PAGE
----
Home' Position : Position Aug Spt 2015 Contents What new developments
are arising for Pitney Bowes
in the next 12 months?
Since we've been traditional provider of
software at the desktop level, we want
to make certain that our clients have a
pathway to more enterprise integration.
Desktop is going to be one of our flagship
products, but as we see the plethora of
more data - whether that's satellite or
sensor or any type of new information -
that has to be analysed by different types
of users. There won't just be the true
GIS analyst; now we have to train people
who are 'knowledge workers', people
who can take some of that derivative
data, move it into the enterprise for
people who are maybe not as skilled in
spatial information but want to use the
information. That knowledge worker is a
critical target audience for us in some of
the tools that we have coming to market
and already have on the market. So we
want to make sure people know we're
transitioning, or I should say, we have
software for desktop, for web and for a
server based enterprise environment.
Where would you find
these knowledge workers?
What kind of industries
or organisations are
you looking at?
So if we take the insurance business
for an example, there are a variety of
departments that need to use information.
The very base level is the type of
information that insurance companies
collect. Then you need to know who
their clients are, what kind of insurance
policies they hold, how those policy
holders are impacted and how they are
impacted by various forms of risk.
For an automobile insurance policy,
they want to know if there's risky driving
behaviour or whether they travel far
distances to work. Do I have homes
on a coastal environment that may be
impacted by typhoons or hurricanes? Are
there homes located in flood zones? There
is a need to know risk factors and how
to underwrite policies. Then on the other
side of that is what happens when a policy
holder makes a claim. Are they making an
accurate claim or is it a fraudulent claim?
All of that relates back to the location.
Where was the accident? If they had
an automobile accident, where did
the accident occur? Was it at a risky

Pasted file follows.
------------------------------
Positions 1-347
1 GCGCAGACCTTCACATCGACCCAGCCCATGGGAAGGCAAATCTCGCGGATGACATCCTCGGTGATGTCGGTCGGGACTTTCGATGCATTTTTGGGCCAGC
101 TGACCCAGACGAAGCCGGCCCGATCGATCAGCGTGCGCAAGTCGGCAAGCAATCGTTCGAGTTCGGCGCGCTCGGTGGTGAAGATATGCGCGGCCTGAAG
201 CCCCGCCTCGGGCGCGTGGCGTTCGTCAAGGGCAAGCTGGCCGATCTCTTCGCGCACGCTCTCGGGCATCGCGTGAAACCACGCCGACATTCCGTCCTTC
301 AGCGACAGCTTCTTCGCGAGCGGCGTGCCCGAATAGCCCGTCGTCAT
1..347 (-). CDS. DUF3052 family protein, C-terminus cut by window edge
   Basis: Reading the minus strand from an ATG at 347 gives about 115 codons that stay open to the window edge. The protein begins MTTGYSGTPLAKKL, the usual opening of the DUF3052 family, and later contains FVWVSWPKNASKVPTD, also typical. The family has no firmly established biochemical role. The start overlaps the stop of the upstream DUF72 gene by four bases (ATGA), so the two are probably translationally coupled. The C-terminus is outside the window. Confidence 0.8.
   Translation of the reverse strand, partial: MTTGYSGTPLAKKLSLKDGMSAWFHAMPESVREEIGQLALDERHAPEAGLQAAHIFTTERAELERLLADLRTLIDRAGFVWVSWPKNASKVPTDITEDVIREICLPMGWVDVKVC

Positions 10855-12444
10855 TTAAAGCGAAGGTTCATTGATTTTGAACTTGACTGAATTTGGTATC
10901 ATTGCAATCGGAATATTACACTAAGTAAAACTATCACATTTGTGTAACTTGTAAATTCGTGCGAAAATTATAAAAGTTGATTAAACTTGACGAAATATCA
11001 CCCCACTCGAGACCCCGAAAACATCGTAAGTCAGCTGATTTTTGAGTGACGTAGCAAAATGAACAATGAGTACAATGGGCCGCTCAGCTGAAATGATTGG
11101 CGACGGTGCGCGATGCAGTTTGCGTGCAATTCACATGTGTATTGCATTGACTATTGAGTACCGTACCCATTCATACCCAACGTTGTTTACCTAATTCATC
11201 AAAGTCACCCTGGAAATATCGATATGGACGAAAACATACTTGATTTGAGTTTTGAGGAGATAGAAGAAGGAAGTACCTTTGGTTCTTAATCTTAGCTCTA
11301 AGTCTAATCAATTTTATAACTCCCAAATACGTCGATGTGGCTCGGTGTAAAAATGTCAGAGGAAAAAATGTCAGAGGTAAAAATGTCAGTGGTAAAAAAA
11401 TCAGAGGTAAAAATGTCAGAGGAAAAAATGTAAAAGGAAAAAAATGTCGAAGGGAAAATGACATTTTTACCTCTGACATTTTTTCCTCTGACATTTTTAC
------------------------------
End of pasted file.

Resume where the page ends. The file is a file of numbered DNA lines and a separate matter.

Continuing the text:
intersection, or did risky behaviour
contribute to the accident? All those
factors need to be taken into account,
and then of course you go further into
an insurance organisation. They've got to
locate outlets for their insurance agents
to be located so that's a site selection
problem, and then of course they need to
market and sell their insurance policies.
All that involves target marketing and
demographics and all of that is just in
one organisation. Insurance companies
are a great example of where location
technology is being used throughout the
Pitney Bowes always
adapted well to new
technology and emerging
trends. What do you think
are the new trends that
are arising and how does
Pitney Bowes ensure
it adapts to them?
I would say a few ways. Mobile is a huge
aspect of the business, and it has to do with
not only the collecting the mobile data, but
also having software for mobile workers.
We're going to be releasing a series of API
that would allow our enterprise clients to
develop mobile applications and access
their mobile data warehouses. We're not
going to develop consumer applications
like what you find on some mobile devices
for gaming or social media - we're going
to focus on the enterprise. We want our
clients to be able to access our technologies
in a mobile setting.
The trend of 'the internet of things'(IOT)
comes into play when we start collecting
sensor data, and collecting sensor data at
an enterprise level. We're going to see more
sensors out there, and we're going to see
the collection of data that is all location-
centric. Going back to social media, we all
carry around mobile phones -- every tweet,
every Facebook post, is location enabled.
You check in through Facebook and that
has got lat/long attached to it. Facebook
uses Pitney Bowes to do geocoding, as
does Twitter, as does Ebay, but you don't
see that on a map. We think of GIS and
think we have to have a map, but we
Considered one of the top 25 most influential people in geospatial technology in 2013, the newly
appointed managing director of Geospatial Industry Solutions at Pitney Bowes and former editor-in-
chief of Directions magazine, Joe Francica, is set only to become even more prominent. At Pitney
Bowes he is responsible for vision and strategy of an international portfolio that includes the MapInfo
and Spectrum software suites, and he remains a thought leader across the wider industry. He was
in Australia from Alabama and met with Position magazine to discuss the not-so-obvious trends and
opportunities he sees arising out of location intelligence.
Q&A with Joe Francica
of Pitney Bowes
16 position August/September 2015
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